SNS also became involved in the nascent environmental debate. The publication Put a price on the environment! launched the idea by economist Erik Dahmén (one of the founders SNS) that environmental taxes could be a tool for environmental policy. In the book, Dahmén conveyed a sharp criticism of the surge in private car ownership. The media questioned how Dahmén, one of Enskilda Banken advisors, could share the same beliefs as left-leaning people such as union economist Rudolf Meidner. Dahmén calmly noted that “It need not be me that has the same opinion as Meidner. He could also have the same opinion as me.”
The concentration of power in the business world was a controversial issue in Sweden in the 1960s. Communist leader C.H. Hermansson came out with the book Monopoly and high finance – the 15 families. The Social democratic government established a public enquiry into the issue of the concentration of power. SNS also took on this question and initiated its own study with Erik Dahmén as an advisor. Lars Lidén was commissioned to carry out a power survey including interviews with thirty business leaders. Lidén found that many of the business leaders realized the need for “self-regulation” on the issue of the concentration of power. Lidén pleaded for self-examination and greater transparency by corporations and discussed the possibility of increasing the influence of groups other than shareholders of the corporate board, such as trade union representatives.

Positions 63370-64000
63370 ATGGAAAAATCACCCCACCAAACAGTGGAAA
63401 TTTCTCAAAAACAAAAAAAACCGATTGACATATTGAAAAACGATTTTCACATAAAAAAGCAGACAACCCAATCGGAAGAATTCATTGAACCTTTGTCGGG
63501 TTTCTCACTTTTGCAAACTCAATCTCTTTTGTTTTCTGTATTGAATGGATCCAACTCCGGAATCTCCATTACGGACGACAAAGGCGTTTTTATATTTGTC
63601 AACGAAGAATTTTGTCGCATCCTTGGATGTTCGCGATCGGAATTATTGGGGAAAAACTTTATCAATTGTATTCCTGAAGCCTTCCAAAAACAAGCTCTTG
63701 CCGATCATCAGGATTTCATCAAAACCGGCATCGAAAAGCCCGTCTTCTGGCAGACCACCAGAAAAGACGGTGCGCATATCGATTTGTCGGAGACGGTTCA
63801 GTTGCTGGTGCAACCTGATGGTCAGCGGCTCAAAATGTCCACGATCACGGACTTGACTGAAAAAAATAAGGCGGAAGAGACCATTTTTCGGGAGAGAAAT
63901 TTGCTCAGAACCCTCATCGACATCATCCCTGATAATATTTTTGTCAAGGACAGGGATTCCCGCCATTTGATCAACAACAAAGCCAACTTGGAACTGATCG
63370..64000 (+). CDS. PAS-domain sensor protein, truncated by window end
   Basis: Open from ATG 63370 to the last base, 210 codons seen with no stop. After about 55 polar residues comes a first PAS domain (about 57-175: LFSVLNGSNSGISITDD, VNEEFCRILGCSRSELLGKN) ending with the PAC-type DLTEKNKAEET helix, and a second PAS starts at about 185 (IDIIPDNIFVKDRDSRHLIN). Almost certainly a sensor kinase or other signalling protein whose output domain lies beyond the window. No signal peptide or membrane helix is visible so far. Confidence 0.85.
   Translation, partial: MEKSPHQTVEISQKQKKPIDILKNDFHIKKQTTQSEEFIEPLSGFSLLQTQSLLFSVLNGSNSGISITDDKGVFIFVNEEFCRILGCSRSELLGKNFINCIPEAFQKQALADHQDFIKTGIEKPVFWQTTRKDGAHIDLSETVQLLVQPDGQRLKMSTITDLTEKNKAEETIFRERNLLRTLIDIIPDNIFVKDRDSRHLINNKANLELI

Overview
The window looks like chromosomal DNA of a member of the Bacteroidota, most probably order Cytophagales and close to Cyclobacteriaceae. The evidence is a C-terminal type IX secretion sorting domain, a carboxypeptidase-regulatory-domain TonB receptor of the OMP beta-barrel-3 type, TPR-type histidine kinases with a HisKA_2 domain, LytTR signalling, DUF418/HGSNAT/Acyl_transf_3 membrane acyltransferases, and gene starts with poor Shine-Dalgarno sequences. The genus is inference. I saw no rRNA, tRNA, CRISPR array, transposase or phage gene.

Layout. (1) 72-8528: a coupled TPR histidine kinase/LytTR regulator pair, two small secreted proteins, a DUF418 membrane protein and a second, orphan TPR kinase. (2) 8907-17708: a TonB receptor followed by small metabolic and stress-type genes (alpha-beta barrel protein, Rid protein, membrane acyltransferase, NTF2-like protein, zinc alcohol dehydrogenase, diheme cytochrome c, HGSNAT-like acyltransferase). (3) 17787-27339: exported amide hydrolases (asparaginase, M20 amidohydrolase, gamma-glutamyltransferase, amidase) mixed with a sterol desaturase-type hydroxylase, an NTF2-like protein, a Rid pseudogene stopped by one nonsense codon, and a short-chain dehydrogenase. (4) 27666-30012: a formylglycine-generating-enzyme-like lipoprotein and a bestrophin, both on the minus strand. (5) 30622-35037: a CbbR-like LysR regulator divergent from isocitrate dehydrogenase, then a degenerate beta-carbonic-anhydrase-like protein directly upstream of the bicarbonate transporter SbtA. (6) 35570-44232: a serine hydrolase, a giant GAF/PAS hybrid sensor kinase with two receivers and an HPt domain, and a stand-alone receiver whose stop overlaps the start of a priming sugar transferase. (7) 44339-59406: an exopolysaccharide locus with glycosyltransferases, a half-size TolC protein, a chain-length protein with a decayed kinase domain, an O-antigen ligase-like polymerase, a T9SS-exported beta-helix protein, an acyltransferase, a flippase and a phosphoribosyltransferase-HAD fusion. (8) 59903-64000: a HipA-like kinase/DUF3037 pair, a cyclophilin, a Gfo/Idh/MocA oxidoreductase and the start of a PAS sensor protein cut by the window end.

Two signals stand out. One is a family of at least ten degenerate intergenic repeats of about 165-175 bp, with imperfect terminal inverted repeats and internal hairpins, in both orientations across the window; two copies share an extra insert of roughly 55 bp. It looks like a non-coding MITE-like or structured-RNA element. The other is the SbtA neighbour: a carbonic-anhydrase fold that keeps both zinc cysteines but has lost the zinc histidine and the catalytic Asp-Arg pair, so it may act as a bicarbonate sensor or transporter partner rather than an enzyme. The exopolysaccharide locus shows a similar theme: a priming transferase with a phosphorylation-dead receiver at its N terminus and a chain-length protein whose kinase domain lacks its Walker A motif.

The book The power over the company, when it debuted in 1966, inspired a lively debate. Some of the interviewed business leaders felt betrayed because they did not share the conclusions. A result of the debate was that the SNS main financier, Näringslivets fond (the business sector fund), withdrew its funding of SNS. Instead, SNS introduced the so-called business membership subscriptions to fund operations, a model that continues today.
A second edition of the book was issued in 1974. At that point, employees were on their way to representation in company boards, and the book was less controversial.
In the 1970s, then SNS CEO Göran Albinsson again took the initiative to formulate an “ideology for business.” A working group was formed in 1972. The group appointed Pehr G Gyllenhammar as its chairman. The group included Ingvar Kamprad from IKEA; Gunnar Dahl Stone from Swedish Match, and Per Shield from Statsföretag AB (a group of state owned businesses). Olle Wästberg was chosen as the group’s secretary. As part of the effort, Wästberg travelled to the United States where he studied corporate social responsibility. Like Tore Browaldh, Wästberg found that American business leaders had a stronger commitment than their Swedish colleagues on the issue of social responsibility. SNS has continued to lead the way for that which is now called Corporate Social Responsibility (CSR.) In 2001, SNS published the book, Human Rights—the company’s responsibility? In 2014, the current SNS CEO Mia Horn af Rantzien convened the SNS Sustainability Roundtable where 18 Swedish companies met for knowledge-sharing and discussion on sustainable solutions.
The New Academics—where will they go? That question was asked in 1961 in a SNS report. During the 1960s, the number of students at Swedish universities had increased from 8000 to over 30,000. There was a concern that all these new graduates would have difficulty finding a job. The SNS project focused on how university graduates in the humanities and social sciences could find employment in business.